Jonathan van Alteren
Tue, Oct 6, 2020 8:40 AM

Hi Tim,

I've been running Seaside applications on Hetzner cloud servers for more than a year now, with great pleasure and success: https://www.hetzner.com/cloud I guess their servers are similar to Digital Ocean, although I haven't followed the development of their products and solutions for quite a while. Setting up a new server at Hetzner is a breeze, and you can start already for as low as €2,49 per month!

We're using Voyage on MongoDB for persistence. After learning some hard lessons (and I'm sure there are more to come ;-)), I really enjoy the unobtrusiveness of it. Most of the time, it doesn't require much attention and allows me to add persistence to real OO designs quickly and easily. I find it a welcome change from the relational database work I used to (need to) do, back when I was still doing Java. The 'everything an object' principle of Pharo/Smalltalk really makes it shine.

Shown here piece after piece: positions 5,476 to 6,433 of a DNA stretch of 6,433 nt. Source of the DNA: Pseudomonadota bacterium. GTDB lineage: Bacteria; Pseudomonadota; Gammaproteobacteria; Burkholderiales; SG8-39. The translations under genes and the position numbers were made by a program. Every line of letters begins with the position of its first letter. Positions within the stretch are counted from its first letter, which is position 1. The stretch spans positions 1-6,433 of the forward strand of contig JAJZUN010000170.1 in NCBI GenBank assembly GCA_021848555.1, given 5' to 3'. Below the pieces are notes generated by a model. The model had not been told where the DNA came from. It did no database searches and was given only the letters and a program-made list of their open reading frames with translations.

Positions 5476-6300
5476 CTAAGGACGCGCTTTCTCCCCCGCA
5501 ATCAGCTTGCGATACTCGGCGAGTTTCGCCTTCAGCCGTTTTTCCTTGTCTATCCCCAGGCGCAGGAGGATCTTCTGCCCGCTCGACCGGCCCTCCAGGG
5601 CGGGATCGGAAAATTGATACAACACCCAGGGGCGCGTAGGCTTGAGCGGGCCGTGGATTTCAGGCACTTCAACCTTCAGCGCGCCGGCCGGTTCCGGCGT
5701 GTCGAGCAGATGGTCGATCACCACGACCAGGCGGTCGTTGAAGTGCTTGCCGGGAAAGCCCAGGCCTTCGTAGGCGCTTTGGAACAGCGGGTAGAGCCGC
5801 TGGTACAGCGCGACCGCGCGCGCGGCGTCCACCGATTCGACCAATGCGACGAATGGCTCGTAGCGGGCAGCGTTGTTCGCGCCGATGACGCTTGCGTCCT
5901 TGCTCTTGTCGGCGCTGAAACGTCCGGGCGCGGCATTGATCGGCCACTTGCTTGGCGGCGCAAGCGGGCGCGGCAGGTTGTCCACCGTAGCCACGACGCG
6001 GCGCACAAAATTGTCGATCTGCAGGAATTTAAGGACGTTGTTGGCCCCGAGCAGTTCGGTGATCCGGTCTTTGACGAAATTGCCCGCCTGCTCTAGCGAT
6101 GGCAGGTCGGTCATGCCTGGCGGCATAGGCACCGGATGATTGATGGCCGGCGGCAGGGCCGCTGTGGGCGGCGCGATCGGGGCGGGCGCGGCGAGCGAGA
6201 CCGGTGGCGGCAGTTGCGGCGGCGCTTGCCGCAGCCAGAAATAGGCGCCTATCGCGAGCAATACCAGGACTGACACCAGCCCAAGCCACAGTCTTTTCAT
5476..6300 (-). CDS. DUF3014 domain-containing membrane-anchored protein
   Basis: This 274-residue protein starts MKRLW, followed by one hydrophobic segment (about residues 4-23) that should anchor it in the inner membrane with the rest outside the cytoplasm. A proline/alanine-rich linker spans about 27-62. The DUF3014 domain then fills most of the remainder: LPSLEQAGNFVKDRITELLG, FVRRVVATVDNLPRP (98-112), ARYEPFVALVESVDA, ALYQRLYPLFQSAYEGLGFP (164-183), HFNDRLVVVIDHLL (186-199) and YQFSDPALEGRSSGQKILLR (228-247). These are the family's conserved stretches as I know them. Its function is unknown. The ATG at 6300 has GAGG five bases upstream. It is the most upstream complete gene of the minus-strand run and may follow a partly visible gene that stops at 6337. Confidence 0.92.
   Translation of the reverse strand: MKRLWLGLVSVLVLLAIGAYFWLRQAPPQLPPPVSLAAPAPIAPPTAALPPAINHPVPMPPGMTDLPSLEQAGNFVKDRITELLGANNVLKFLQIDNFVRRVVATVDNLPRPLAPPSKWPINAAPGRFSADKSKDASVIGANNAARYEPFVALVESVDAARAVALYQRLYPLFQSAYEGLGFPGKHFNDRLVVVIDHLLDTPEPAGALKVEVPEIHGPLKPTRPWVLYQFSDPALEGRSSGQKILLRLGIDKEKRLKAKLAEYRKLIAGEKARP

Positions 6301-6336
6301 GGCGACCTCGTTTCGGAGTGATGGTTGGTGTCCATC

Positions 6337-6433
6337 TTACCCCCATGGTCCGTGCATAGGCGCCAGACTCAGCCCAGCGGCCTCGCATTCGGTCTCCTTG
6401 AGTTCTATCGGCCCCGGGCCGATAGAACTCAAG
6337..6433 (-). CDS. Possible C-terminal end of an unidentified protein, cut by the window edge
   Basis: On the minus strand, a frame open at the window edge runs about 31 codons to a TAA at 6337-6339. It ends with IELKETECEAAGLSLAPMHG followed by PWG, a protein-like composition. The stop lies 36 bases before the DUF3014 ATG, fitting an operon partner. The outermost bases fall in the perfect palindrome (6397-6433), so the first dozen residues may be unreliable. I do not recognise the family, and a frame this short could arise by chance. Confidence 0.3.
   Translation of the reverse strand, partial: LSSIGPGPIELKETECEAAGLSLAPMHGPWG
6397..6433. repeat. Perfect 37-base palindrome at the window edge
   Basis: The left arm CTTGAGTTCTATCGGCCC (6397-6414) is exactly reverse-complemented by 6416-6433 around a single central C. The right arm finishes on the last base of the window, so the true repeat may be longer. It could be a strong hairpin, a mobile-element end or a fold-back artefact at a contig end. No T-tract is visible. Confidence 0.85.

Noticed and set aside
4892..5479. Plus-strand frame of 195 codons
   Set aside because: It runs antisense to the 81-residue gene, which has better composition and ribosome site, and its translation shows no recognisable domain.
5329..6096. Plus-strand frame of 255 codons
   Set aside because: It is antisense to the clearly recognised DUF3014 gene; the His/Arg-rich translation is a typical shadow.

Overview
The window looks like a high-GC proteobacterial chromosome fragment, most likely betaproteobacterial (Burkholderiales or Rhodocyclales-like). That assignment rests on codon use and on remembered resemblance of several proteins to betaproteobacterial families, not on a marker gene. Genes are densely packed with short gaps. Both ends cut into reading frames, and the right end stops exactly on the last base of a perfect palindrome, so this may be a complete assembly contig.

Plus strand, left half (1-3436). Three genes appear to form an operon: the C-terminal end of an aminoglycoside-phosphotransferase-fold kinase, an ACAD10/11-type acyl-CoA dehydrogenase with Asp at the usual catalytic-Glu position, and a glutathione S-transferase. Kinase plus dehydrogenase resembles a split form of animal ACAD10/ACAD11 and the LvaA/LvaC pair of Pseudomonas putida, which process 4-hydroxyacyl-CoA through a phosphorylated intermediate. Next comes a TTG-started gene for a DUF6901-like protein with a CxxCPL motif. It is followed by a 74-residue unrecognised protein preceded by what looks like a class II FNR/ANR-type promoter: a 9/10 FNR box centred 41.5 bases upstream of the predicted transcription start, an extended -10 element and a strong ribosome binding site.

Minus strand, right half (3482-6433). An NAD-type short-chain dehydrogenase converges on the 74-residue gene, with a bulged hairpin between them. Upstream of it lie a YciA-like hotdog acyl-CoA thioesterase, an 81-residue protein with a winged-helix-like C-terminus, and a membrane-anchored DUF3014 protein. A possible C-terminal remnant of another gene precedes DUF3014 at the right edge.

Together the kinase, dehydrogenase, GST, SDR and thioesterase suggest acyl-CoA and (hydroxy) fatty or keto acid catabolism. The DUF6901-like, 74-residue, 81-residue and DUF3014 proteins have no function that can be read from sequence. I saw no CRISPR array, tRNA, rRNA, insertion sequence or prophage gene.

I can't help you with a list of tradeoffs though. If you come across a set of arguments, I'd be happy to give feedback.

By the way, I forked Sven's pharo-server-tools project (here: https://github.com/objectguild/pharo-server-tools) and have a routine going that suits me well enough. Still lots of room for improvement, but it's OK for my current needs.

Future plans are to use the Hetzner API to provision a new server and use something like Chef or Ansible to install/configure it automatically to be ready to deploy a Seaside application. I'd like to integrate this into a full service CI/CD pipeline in the future, to be able to do automated production deployments without service interruption if possible. For this scenario, I would really also like to switch to using GemStone for persistence.

Hope this helps! Let me know what you decide and I might be able to help with some technical stuff.

Kind regards,

Jonathan van Alteren

Founding Member | Object Guild B.V. Sustainable Software for Purpose-Driven Organizations